Bond-market slide hints new interest-rate rise

The stock market maybe roaring, but the bond market has been getting clobbered. This important barometer of future interest-rate trends has dropped so dramatically, and long-term yields have risen so quickly, that most brokers report that a kind of numbness has set in.

"I don't remember when it's been this bad," says William Gibson of Smith Barney, Harris Upham & Co.

As an indication of how bad the bond market has been, he points to the US Treasury's long-term 10 3/8-percent notes due in the year 2009. From a price of 102 on Dec. 31, the notes then yielding 10.35 percent have slipped to 92, yielding 11.18 percent. For the bond market this is a major price drop.

As a result of the market's crack, bond analysts are beginning to have second thoughts about whether interest rates actually peaked in October and November."We are all getting more and more bearish by the moment," Mr. Gibson says.

(The slide has even eroded some confidence in the stock market. After managing gains for two successive weeks despite the decline in bonds, the market on Monday, Feb. 4, ran into some heavy selling and fell 6.38 points.)

Analysts cite a host of reasons for the bond slide. Salomon Brothers, in its latest bond market roundup, blames "concern over inflation and government expenditures." There have also been large government financings and a major corporate bond calendar. This week, for example, the government hopes to raise some $7.4 billion, of which $2.6 billion is new cash, not just older issues coming up for redemption. Lawrence Kudlow, chief economist for Bear, Stearns, a brokerage house, calls this refinancing pressure "a major source" of the downward pressure on bond prices.

Also hanging over the market is the knowledge that Ma Bell hopes to raise between $4 billion to $5 billion in new cash this year. Thus, many buyers of this top-ranked debt are holding back -- keeping "their powder dry," as one bond trader calls it.

The state of the economy has also been an element of uncertainty for the markets. After moving down in October and November, the index of leading economic indicators, for instance, rose in December. (This index is a statistical series designed to show whether the economy is heading toward slower or faster growth.) There is still substantial concern that the economy is continuing to overheat. Morgan Guaranty Trust Company, in its most recent survey, concludes: "The economy's continued advance at year-end raises the distinct possibility that overall growth will be sustained in coming months." If such economic activity were to continue, it would be bad for the bond markets, since borrowing demands would remain strong.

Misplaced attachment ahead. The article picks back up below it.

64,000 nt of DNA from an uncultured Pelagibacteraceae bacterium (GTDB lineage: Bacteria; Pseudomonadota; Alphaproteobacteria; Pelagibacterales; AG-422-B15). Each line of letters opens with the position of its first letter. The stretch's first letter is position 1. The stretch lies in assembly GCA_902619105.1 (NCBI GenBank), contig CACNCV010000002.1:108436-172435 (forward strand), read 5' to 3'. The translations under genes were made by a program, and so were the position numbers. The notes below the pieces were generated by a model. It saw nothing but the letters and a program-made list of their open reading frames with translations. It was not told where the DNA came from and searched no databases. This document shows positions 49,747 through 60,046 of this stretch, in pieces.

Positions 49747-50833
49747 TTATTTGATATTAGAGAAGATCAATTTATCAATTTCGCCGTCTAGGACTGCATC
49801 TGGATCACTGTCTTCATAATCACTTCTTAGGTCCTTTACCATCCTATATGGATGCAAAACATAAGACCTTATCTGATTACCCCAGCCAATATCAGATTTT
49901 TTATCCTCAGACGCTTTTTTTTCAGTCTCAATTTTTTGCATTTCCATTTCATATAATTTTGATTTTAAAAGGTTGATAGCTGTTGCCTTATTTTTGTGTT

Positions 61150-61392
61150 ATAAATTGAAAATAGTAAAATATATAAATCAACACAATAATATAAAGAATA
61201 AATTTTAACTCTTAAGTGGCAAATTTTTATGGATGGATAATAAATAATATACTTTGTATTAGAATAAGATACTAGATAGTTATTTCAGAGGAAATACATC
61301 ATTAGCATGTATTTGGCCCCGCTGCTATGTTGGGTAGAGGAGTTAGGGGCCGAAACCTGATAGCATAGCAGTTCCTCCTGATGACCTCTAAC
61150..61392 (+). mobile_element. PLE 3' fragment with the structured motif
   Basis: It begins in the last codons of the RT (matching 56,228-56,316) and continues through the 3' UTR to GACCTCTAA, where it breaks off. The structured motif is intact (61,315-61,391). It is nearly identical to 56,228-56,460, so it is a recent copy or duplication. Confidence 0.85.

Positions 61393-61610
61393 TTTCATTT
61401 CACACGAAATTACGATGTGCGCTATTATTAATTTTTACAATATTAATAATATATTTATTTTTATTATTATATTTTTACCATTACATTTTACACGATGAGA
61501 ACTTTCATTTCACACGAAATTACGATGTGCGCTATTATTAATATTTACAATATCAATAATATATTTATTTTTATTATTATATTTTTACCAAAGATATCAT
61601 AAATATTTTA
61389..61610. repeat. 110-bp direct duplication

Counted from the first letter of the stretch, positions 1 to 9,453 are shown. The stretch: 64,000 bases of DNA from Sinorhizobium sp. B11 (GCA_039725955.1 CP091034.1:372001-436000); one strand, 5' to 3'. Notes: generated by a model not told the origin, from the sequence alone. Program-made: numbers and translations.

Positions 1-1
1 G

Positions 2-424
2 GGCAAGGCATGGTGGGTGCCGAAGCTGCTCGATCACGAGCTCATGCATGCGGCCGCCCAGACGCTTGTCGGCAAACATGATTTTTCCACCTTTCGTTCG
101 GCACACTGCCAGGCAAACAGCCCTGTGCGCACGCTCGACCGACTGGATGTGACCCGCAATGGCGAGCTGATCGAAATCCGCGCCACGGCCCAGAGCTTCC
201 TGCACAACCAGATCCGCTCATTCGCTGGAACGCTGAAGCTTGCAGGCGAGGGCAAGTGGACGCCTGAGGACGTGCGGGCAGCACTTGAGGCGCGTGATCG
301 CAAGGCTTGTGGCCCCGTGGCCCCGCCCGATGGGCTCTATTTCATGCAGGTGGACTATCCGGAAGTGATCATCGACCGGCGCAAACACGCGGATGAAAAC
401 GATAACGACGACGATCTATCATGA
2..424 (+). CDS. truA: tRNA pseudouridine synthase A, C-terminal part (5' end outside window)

By far the biggest concern, however, is that the government will substantially increase defense spending without any subsequent increase in taxes to pay for it or any decrease in nonmilitary spending to offset it. "There are fears that the budget expansions of the 1980s will dominate the money supply," Mr. Kudlow says. Morgan Guaranty adds that "there is always the risk . . . that the nation's resources will be stretched thin, with adverse consequences for the long-run inflationary trend."

Wall Street is also concerned that the government is not reporting its true spending in its proposed budgets. Henry Kaufman, a partner at Salomon Brothers, notes in his firm's Comments on Credit that, despite a projected decline in the federal budget deficit from $40 billion to $16 billion in 1981, borrowing needs will fall only $11 billion. "This is because of a sharp increase in off-budget spending, primarily the needs of the Federal Financing Bank, an institution that finances a variety of credit agencies and obtains its funds directly from the Treasury," he concludes.

Furthermore, Mr. Kaufman maintains that the 1981 budget contains some "soft assumptions," including optimistic economic projections. The budget also does not include the impact of any decrease in taxes, such as the proposed repeal of the already mandated $11 billion increase in social security taxes. As a result , he concludes, US borrowing is likely to be "considerably higher than the official estimate of $33 billion."

Normally, economists would be concerned over the impact on the economy of high long-term interest rates. Mr. Kaufman notes, however, that at present "there is no immediate threat to the economy from high long-term rates; the extraordinary volume of short-term business credit currently being transacted, in fact, suggests the opposite danger." With short-term interest rates running lower than long-term rates, borrowers are faced with little choice.

In the meantime, the long-term bond markets are suffering. "Until the yields pull the buyers out of the woodwork," says Mr. Gibson, "we'll have to sit by and watch the massacre."

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